Friday, 4 October 2019

Microsoft Teams messaging extensions: User authentication, OAuth and Microsoft Graph

Microsoft Teams messaging extensions allow us to enhance teams messages with business data. We are able to fetch information (e.g. from Microsoft Graph or 3rd party APIs) based on various factors like the current user, current team or current channel and post it as part of a message using rich Adaptive cards.


This gives us a great way of creating Teams based integrations with other Line of Business (LOB) applications.

I won't go much deeper into the different possibilities with messaging extensions in this post. Instead, we will focus more on how they are built and how to authenticate the current user.

To know more about messaging extensions, have a look at the Microsoft docs:
https://docs.microsoft.com/en-us/microsoftteams/platform/concepts/messaging-extensions/messaging-extensions-overview

Teams messaging extension architecture:


The way in which the messaging extensions work is by leveraging the Microsoft Bot Framework and utilising the following moving pieces:

1) A Bot Channel Registration which is essentially the identity of the Bot/Messaging extension. We need this to get the Bot Id and also to set "Microsoft Teams" as one of the channels served by the bot.

2) An endpoint which will receive (and respond to) HTTP POST messages from teams when the messaging extension commands are invoked.

3) A Teams App Manifest which contains the JSON specifying the messaging extension properties, the Bot  Id, and the messaging endpoint.

Those are the primary building blocks of a Teams messaging extension (or even a Teams Chat Bot for that matter, but that's out of scope for this post)

To see a walk-through of building a messaging extension from scratch, check out Cameron Dwyer's post: https://camerondwyer.com/2019/09/09/how-to-create-a-microsoft-teams-messaging-extension-pop-up-dialog-with-a-custom-ui/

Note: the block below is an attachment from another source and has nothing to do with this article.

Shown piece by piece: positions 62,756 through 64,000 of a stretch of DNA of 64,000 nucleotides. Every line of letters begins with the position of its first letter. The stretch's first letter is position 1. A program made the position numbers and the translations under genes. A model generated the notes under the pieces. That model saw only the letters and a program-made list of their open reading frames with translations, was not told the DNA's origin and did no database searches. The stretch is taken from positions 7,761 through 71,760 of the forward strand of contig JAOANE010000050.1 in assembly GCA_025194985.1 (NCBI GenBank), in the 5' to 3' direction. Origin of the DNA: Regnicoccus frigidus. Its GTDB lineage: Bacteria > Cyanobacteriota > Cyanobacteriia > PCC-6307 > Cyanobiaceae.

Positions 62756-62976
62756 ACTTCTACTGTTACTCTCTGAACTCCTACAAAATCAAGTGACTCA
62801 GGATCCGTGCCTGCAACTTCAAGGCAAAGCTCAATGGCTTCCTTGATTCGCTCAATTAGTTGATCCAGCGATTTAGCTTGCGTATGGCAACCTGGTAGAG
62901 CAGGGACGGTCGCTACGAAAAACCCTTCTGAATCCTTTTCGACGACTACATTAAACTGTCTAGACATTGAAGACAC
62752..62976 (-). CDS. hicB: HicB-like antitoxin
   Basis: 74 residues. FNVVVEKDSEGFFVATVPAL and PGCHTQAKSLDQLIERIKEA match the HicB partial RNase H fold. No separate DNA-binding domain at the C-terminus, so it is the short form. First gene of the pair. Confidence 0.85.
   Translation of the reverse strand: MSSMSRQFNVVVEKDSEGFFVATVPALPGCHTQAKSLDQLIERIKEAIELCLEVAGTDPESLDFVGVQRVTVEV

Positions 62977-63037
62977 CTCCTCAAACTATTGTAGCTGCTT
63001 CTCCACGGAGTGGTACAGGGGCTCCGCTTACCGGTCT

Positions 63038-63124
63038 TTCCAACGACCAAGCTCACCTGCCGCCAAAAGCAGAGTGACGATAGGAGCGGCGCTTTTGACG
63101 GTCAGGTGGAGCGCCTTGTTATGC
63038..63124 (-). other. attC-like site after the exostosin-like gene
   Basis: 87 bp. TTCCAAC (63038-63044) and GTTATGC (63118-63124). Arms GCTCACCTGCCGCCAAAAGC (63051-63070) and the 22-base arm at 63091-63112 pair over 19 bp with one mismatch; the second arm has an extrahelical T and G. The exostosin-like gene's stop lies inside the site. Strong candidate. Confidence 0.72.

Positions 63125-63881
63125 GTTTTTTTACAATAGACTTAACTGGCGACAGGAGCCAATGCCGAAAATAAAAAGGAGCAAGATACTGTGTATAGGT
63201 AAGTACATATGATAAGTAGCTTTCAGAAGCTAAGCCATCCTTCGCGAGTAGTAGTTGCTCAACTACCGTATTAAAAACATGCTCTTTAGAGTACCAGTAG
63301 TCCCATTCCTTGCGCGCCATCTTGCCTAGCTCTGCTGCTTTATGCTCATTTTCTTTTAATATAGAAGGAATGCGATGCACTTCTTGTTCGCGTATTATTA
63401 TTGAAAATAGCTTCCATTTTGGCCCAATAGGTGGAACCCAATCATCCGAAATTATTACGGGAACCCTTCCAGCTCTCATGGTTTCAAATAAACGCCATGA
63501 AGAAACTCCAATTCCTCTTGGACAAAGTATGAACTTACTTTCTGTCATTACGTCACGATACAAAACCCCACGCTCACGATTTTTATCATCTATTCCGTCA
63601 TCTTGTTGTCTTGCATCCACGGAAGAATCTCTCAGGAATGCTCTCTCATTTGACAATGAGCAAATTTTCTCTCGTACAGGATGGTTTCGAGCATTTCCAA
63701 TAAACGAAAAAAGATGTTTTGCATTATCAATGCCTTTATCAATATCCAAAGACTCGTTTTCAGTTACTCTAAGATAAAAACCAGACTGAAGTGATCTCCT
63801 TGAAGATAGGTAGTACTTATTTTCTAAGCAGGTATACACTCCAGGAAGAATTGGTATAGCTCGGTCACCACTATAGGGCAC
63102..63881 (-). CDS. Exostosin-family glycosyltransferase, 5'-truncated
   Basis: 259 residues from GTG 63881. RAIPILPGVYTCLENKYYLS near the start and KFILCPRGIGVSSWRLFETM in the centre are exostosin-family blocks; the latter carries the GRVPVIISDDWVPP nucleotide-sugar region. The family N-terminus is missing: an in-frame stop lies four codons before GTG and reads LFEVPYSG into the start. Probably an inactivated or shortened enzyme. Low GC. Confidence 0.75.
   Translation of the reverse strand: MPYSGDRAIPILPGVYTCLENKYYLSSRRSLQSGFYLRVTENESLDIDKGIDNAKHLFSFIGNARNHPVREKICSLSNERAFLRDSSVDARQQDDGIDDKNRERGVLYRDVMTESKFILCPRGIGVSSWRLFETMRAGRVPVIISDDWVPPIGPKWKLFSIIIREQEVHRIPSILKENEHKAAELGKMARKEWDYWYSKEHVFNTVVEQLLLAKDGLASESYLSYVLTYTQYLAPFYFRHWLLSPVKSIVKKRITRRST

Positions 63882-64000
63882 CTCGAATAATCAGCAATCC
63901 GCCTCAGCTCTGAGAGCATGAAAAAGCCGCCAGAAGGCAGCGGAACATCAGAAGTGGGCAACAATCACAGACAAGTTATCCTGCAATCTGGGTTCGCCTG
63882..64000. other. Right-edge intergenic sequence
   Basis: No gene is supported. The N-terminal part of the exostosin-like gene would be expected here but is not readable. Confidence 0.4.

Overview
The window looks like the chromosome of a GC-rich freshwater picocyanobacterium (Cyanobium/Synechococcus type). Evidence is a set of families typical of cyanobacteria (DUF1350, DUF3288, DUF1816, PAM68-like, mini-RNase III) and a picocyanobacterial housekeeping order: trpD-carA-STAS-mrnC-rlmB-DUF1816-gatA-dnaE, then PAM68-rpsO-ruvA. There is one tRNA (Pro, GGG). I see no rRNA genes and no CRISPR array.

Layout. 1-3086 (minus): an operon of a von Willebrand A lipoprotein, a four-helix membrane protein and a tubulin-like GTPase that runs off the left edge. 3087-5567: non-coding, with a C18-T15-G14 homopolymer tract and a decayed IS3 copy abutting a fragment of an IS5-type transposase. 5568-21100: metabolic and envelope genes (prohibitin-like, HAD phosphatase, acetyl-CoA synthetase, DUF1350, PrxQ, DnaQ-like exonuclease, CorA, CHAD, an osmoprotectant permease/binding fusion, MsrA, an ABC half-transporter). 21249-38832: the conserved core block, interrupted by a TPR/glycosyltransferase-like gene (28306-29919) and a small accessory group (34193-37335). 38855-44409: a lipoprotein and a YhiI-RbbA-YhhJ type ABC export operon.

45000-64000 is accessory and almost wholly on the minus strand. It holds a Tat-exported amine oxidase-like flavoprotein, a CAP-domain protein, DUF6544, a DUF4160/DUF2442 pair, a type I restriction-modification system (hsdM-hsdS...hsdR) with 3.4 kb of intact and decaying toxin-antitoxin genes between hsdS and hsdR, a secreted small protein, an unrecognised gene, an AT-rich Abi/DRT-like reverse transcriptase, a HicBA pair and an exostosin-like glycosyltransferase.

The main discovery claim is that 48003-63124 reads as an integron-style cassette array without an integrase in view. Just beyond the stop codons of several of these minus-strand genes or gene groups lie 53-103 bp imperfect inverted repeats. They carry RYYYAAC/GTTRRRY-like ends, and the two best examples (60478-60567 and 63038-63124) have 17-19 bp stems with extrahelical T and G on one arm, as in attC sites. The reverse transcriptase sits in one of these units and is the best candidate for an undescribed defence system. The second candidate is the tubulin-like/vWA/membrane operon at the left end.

Fetching data from Microsoft Graph as the current user (delegated authentication)


This is how the sign in flow will look. The user will have to sign in only once into the app. After that, the token flow (including the access tokens and refresh tokens) will be handled by the Bot Framework.

The user is prompted to sign in the first time they launch the compose messaging extension. After the sign in is completed, the messaging extension is able to show "security trimmed" data from the Graph. In this case, it's the groups the current user has joined:


Now let's see how we can leverage the Microsoft Graph in our messaging extensions. Before fetching data from the Graph, we will need an Azure AD OAuth token for the current user in Teams. To get the token flow working, first we need to create and Azure AD App Registration and give it necessary permissions:


Next, we need to create and configure the Bot Channel Registration:


Next, create and configure an OAuth Connection Setting in the Bot Channel Registration. The Client Id, Client Secret and Tenant Id should come from the AAD App Registration created in the previous step.



And here is the code to include in the Bot which handles the AAD sign in flow of the user. I am using the Bot Framework v4 for this Bot:


This code will fetch you the access token needed for calling the Graph. After that you can use the Graph SDK to get the required data:


Hope this was helpful. Given the complexity of Microsoft Teams development at this time, this post wasn't as comprehensive as I wanted it to be. There are challenges to getting everything to work together including Bot Framework v4, Teams Bot Builder (preview), Adaptive Cards and Messaging extensions. Hope the story becomes much simpler in the future.